These Threads Magazine Articles are the ones I turn to regularly for superior results.
My mother sewed clothes for us until we entered Junior High School. She never mastered pants. I have to say that was the only thing because everything else she made was stunning. I particularly remember a blue velvet dress with a lace collar that was the envy of my friends on photo day. She had one sewing book. That was the McCall’s book on the bottom of the stack. It’s okay but it teaches you home sewing.
I started sewing seriously in the 1980s when the fashion was for high waisted pants with short inseams. I hated them. I am a little short waisted with long legs. At the time I lived in Montreal. Wandering through Holt Renfrew I realised that the clothes I wanted to make were the clothes I couldn’t possibly afford. So I set about learning to do just that. I have LOTS of sewing books. All of them have made me a better seamstress and tailor.
Threads Magazine is an invaluable resource.
There are lots of good sewing books and newsletter available. I have found, though, that Threads Magazine is an invaluable resource. My collection goes back to the 1990 5th Anniversary edition. When I am stuck or looking for inspiration there is nothing better than pulling out a random stack and flipping through them.
There are several articles that I turn to again and again.
There are several articles that I turn to again and again. They are useful and/or pushed my sewing to a new level. I am sharing them with you.
In the February/March 1999 Edition 81 the article on 42 “Fabric Lovers Always Carry a Flame” is vital information on determining fabric content. Sometimes a bolt of desirable fabric will have the fabric content as “mixed’. Not helpful at all. You may get given fabric – I was recently given two big mystery bags. You may find a garment that you want to remake with no content information. Can I wash it? Can I dry it? Am I going to crisp it with the iron? What detergent can I use? This matters with silk and wool as the enzymes in laundry detergents designed to break down stains will also break down the proteins in wool and silk.
The burn test is the answer. The chart in this article is invaluable.
In the February/March 1997 Edition 69 the article on page 42 “Draft a Slim Skirt That Fits!” is such a great lesson on how flat fabric becomes a super fitting skirt with just a couple of your measurements. If I have gained or lost weight I draft a fresh pattern in minutes. I can adjust dart length, shape and placement. It’ a terrific sewing exercise and you will never buy another straight skirt pattern again.
In the June/July 2000 Edition 89 the article on page 45 “The Embellished Zipper” teaches you how to use handpicking a zipper to add design elements. My favorite is adding a seed bead to each pick stitch. The revelation was handpicking the zipper. All those years battling zipper insertion with the zipper foot and working to avoid lumps at the bottom, uneven stitching distance, feed dogs pulling the fabric unevenly. Ugh! The list goes on. A hand picked zipper is a thing of beauty. It seems to float with the fabric. It is couture all the way. A hand picked zipper is a thing of beauty. Click To Tweet
Handpicking zippers on a slim skirt is a bit tricky but a recent Threads edition addressed that. June/July 2016 Edition 185, page 72 “The pickstitched lapped zipper.” shows you how to do a pickstitched lapped zipper. We used to disdain hand stitching as homemade but these techniques elevate your garments far beyond the loving hands at home look. We used to disdain hand stitching as homemade but these techniques elevate your garments far beyond the loving hands at home look. Click To Tweet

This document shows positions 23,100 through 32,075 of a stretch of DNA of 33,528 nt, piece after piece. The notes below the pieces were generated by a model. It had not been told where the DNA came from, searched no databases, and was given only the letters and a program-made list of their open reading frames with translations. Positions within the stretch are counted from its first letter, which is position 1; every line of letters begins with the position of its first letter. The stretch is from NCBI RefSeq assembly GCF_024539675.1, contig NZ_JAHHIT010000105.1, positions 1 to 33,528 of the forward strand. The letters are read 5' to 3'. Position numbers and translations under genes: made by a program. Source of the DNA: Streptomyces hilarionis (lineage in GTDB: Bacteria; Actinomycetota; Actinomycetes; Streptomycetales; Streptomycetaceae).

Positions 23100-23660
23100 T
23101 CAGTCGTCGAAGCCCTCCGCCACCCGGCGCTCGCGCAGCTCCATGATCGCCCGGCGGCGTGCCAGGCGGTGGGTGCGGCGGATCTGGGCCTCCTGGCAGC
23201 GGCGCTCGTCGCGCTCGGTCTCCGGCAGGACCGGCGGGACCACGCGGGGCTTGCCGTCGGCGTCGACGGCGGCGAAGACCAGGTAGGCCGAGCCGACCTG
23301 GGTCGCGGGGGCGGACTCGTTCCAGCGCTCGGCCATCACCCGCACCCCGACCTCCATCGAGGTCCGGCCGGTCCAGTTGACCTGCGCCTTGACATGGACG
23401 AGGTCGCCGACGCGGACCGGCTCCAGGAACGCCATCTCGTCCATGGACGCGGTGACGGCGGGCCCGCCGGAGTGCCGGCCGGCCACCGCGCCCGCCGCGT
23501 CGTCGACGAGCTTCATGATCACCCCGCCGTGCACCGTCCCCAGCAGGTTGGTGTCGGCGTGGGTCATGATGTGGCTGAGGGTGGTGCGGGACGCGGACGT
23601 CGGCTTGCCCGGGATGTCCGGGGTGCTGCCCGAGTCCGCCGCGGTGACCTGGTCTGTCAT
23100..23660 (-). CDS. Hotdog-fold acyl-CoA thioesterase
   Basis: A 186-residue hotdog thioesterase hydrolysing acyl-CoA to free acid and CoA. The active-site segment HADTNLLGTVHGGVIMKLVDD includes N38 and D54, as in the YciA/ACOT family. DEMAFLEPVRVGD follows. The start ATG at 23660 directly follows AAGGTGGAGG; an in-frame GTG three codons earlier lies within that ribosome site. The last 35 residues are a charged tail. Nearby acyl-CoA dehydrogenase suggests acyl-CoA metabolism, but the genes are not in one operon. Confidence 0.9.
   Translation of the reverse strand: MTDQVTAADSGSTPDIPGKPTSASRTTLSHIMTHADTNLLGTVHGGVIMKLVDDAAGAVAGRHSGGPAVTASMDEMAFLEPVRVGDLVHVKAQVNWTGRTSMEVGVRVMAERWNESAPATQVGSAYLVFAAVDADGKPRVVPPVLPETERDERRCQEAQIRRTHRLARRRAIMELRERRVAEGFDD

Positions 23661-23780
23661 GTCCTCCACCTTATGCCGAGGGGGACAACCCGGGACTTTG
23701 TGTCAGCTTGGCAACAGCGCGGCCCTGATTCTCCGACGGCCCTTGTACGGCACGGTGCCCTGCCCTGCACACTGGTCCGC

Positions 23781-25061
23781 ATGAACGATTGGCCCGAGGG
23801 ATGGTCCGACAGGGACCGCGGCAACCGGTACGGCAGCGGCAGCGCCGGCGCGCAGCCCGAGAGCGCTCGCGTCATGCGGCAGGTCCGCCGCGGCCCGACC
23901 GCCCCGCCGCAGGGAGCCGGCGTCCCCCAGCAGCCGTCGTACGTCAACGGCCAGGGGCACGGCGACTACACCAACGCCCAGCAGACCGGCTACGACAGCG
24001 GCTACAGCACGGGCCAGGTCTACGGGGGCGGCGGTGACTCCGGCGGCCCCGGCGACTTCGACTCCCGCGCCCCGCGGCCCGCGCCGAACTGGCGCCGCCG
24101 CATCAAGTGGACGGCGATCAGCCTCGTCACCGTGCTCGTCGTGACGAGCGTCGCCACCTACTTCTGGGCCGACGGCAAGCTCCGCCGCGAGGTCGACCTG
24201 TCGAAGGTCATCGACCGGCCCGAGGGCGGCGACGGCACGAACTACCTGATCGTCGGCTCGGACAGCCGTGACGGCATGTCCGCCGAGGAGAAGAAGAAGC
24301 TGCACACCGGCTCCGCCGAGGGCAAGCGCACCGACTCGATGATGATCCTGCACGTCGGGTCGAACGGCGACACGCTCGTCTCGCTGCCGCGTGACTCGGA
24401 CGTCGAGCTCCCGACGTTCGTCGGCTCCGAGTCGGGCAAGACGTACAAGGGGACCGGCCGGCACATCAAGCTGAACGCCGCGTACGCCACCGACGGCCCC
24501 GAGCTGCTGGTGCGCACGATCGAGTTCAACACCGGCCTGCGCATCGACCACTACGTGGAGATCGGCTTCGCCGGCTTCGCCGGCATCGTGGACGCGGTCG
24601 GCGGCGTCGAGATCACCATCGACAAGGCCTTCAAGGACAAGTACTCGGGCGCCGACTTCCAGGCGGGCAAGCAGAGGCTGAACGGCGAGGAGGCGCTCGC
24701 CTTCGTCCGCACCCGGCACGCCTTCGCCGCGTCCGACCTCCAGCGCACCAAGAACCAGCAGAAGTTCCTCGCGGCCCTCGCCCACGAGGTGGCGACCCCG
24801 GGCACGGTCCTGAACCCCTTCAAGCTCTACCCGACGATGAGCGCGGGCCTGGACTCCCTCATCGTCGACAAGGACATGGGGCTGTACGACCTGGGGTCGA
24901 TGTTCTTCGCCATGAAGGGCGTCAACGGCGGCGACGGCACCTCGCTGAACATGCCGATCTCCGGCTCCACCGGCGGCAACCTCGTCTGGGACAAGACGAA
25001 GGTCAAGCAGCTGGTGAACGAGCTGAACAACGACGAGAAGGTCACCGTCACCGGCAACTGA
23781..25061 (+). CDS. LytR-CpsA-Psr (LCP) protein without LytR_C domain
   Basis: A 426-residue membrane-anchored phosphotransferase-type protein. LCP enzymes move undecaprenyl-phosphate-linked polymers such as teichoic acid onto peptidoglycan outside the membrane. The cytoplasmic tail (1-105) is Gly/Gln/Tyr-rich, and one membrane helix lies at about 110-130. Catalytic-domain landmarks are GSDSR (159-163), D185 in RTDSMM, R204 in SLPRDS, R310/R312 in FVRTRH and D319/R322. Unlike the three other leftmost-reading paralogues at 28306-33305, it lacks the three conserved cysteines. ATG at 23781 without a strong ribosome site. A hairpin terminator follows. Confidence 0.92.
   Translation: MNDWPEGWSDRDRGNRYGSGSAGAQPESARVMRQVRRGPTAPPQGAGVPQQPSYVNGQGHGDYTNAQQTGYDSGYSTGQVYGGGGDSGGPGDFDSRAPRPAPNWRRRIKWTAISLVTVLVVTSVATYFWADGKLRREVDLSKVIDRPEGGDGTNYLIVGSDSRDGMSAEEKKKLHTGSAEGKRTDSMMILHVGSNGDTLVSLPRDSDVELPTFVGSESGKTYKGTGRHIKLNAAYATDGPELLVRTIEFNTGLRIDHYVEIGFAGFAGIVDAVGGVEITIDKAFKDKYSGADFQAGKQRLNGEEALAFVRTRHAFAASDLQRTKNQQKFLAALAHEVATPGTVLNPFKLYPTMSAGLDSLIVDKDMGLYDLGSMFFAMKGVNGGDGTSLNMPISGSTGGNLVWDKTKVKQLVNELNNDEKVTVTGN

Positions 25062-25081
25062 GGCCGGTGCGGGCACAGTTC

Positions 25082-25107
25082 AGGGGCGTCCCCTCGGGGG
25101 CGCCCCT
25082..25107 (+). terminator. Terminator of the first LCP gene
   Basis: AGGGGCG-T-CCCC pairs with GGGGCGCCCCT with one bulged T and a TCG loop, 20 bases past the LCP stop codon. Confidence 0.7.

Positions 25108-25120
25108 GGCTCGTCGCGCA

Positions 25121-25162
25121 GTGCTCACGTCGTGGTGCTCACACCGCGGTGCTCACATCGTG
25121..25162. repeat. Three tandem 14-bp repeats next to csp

The final Threads edition has two articles. Total bonus. February/March 1998 Edition 75 on page 64 “No Bulk Envelope Welts” show you how to make beautiful welts that are indeed no bulk and beautiful and gives an excellent tutorial on how to do a single welt pocket. I use this method exclusively for welts. The wool coat in my December 19, 2016 post and the men’s vest I am currently working on. It works with every kind of fabric.
I have saved the best for last. February/March 1998 Edition 75 on page 42 “Pants Pattern Upgrade” shows you how to upgrade your pants pattern and it is the best. The waistband zipper finish creates the most elegant professional results that you can imagine producing. The belt carriers are applied like ready to wear, not the awful sewn into the waistband seam of home sewing. every time I use these techniques I am floored by the beautiful results. A word of warning! The directions are for ladies pants. If you are doing men’s pants you need to flip everything to the other side. When the instructions say right you must do left.
If you have these magazines I recommend taking a look at these articles for easy techniques to upgrade your sewing. You don’t need to be an experienced sewer to use these. These Threads articles help you create the clothes you really want to wear. Click To Tweet Back issues are available from the Taunton Website in the Archives. http://www.threadsmagazine.com/onlinearchive. This isn’t to say that there are not many, many more valuable and useful articles in Threads Magazines. Explore them and find something that works for you. I enjoy the peeks into the couture houses and deconstructing historic garments.
Don’t forget to take a look at my Amazon Finds page for dressmaking and sewing tools that I recommend.